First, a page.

Modern times

Hopkins is known for a range of ground breaking programs. The Johns Hopkins University Press, founded in 1878, is the oldest American university press in continuous operation. Along with the hospital, Hopkins established one of the nation's oldest schools of nursing in 1889. The school of medicine was the nation's first coeducational, graduate-level medical school and the prototype for academic medicine which emphasized bedside learning, research projects, and laboratory training. In 1909, the university was among the first to start adult continuing education programs and in 1916 it founded the first school of public health in the country. Programs in international studies and the performing arts were established in 1950 and 1977 when the Nitze School of Advanced International Studies in Washington D.C and the Peabody Institute in Baltimore became divisions of the university.

In terms of leadership, the legacy begun by Gilman has continued among the university's presidents through the years. Among them, Milton S. Eisenhower, brother of Dwight Eisenhower, led Johns Hopkins during the 1950s and 1960s when the university's income tripled, endowment doubled, ambitious building projects were undertaken, and strong ties with Washington, D.C. were developed. Because of his contributions, Eisenhower was one of two men named President Emeritus. Steven Muller, who served as president from 1972 until 1990, is the only other one awarded this title - and along with Gilman is one of two to be named president of both the Johns Hopkins Hospital and the university.

Though privately endowed, Johns Hopkins University embodies what Clark Kerr calls the "federal grant university",[19] as it is often the most prolific in federal research and development expenditures. This also shows the priorities of federal grant authorities, as the school's humanities programs do not attract research funding commensurate with that attracted by medicine, public health, engineering, and physics;[citation needed] despite this, programs in the humanities are still highly ranked.[20] The huge infusion of federal funding however aids the university in supplementing its educational presence in Baltimore with the economic role of being the city's single largest employer.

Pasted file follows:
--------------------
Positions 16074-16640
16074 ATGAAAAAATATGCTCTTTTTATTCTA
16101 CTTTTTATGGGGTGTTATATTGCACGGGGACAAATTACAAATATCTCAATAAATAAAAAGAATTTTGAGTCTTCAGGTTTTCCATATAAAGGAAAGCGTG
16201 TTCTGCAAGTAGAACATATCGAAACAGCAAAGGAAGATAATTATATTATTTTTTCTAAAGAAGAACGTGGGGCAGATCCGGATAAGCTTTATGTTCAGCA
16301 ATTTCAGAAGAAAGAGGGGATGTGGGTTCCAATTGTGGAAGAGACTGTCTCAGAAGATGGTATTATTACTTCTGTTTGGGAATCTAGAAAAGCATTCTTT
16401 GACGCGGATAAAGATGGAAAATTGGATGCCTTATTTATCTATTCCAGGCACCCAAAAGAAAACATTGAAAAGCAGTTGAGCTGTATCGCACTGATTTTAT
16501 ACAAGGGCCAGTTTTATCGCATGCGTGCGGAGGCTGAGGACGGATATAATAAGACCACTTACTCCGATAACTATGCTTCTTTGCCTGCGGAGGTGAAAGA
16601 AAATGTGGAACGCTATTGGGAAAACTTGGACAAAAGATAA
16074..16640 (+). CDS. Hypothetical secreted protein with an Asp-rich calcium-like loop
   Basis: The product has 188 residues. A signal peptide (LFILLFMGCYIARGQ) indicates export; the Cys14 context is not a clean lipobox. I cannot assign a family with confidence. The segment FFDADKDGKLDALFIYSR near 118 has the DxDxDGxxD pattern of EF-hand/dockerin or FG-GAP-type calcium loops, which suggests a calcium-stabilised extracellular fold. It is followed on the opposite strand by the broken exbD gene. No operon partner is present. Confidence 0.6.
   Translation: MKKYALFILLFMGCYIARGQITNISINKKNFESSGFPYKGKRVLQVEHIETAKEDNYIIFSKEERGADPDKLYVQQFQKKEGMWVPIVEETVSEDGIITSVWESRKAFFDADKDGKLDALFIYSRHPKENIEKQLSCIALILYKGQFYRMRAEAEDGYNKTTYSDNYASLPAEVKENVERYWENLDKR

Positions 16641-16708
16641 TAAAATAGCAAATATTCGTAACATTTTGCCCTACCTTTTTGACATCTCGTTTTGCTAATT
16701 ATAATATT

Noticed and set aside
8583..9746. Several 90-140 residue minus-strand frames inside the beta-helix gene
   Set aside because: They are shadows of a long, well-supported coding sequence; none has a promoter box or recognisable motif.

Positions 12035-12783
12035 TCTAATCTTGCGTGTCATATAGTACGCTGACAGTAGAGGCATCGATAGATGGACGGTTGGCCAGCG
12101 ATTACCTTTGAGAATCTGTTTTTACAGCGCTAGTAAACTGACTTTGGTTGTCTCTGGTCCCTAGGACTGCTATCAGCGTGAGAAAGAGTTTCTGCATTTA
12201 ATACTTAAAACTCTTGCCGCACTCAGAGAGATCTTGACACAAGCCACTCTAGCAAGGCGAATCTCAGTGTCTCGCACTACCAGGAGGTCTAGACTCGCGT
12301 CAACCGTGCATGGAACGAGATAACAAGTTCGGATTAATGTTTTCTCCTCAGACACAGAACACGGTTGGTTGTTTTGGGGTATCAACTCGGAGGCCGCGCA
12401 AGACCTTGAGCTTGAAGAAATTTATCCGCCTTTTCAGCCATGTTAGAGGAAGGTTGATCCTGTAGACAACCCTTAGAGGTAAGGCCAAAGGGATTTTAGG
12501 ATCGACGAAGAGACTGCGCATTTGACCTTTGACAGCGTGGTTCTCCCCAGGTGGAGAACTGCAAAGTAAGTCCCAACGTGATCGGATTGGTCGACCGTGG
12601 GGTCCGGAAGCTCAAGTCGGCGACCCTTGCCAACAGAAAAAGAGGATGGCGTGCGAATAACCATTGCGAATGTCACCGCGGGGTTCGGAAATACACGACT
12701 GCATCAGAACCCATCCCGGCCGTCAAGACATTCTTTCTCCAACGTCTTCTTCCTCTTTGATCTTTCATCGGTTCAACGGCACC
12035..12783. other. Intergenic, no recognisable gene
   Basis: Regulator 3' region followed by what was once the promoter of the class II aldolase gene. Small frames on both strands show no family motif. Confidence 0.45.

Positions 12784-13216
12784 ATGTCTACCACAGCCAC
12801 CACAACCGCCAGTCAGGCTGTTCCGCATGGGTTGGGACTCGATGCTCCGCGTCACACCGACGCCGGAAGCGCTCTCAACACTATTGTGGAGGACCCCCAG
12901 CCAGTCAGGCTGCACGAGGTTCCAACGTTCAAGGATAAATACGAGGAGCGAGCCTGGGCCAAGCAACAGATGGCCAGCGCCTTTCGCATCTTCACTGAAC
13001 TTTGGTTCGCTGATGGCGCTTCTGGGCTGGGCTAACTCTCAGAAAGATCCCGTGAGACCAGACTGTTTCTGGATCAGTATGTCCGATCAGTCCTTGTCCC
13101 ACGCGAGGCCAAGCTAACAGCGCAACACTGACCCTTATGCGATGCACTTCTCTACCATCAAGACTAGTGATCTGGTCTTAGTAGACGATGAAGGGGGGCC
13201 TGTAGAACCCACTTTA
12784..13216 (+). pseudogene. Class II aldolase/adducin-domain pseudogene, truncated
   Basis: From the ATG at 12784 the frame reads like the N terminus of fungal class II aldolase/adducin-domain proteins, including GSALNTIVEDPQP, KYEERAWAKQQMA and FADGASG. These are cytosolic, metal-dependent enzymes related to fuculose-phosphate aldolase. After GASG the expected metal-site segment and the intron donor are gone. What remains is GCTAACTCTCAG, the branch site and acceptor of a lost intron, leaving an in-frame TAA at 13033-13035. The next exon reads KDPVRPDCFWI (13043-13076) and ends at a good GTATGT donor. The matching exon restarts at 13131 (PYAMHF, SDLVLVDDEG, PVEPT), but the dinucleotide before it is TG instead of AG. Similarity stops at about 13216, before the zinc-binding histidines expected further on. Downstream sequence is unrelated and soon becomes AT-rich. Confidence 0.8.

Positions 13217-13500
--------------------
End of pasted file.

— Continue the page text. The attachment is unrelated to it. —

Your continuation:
Mason Hall, the Visitor's Center & Admissions Office at Johns Hopkins University

Campuses and divisions

Main Campuses & Divisions
Homewood East Baltimore
(Medical Institutions Campus)
Downtown Baltimore Washington D.C. Laurel, Maryland
School of Arts and Sciences
1876
School of Education
1909
School of Engineering
1913
School of Nursing
1889
School of Medicine
1893
School of Public Health
1916
Peabody Institute
1857
School of Business
2007
School of Advanced International Studies
1943
Applied Physics Laboratory
1942

Homewood

Homewood House

The original main university campus was in downtown Baltimore City. However, this location did not permit room for growth and the trustees began to look for a place to move. Eventually, they would relocate to the estate of Charles Carroll of Carrollton and Homewood House, a wedding gift from Charles to his son Charles Jr.

The park-like main campus of Johns Hopkins, Homewood, is set on 140 acres (0.57 km²) in the northern part of Baltimore. The architecture was modeled after the Georgian-inspired Federalist style of Homewood House. Most newer buildings resemble this style, being built of red brick with white marble trim, but lack the details. Homewood House was later used for administrative offices but now is preserved as a museum.

As a part of the donation, Hopkins was required to donate part of the land for art. As a result, the Baltimore Museum of Art, which is not part of the university, is situated next to the University's campus, just south-east of Shriver Hall.

The Decker Gardens, bordered by the Greenhouse, Nichols House and the Johns Hopkins Club, were originally known as the Botanical Gardens and were used by members of the Department of Biology to grow plants for research. By the early 1950s, the gardens no longer served an educational purpose, and in 1958, when Nichols House was built as the president's residence, they were completely re-landscaped with aesthetic criteria in mind. In 1976, the gardens were done over again, and named for trustee Alonzo G. Decker, Jr. and members of his family in appreciation for their generosity to Hopkins.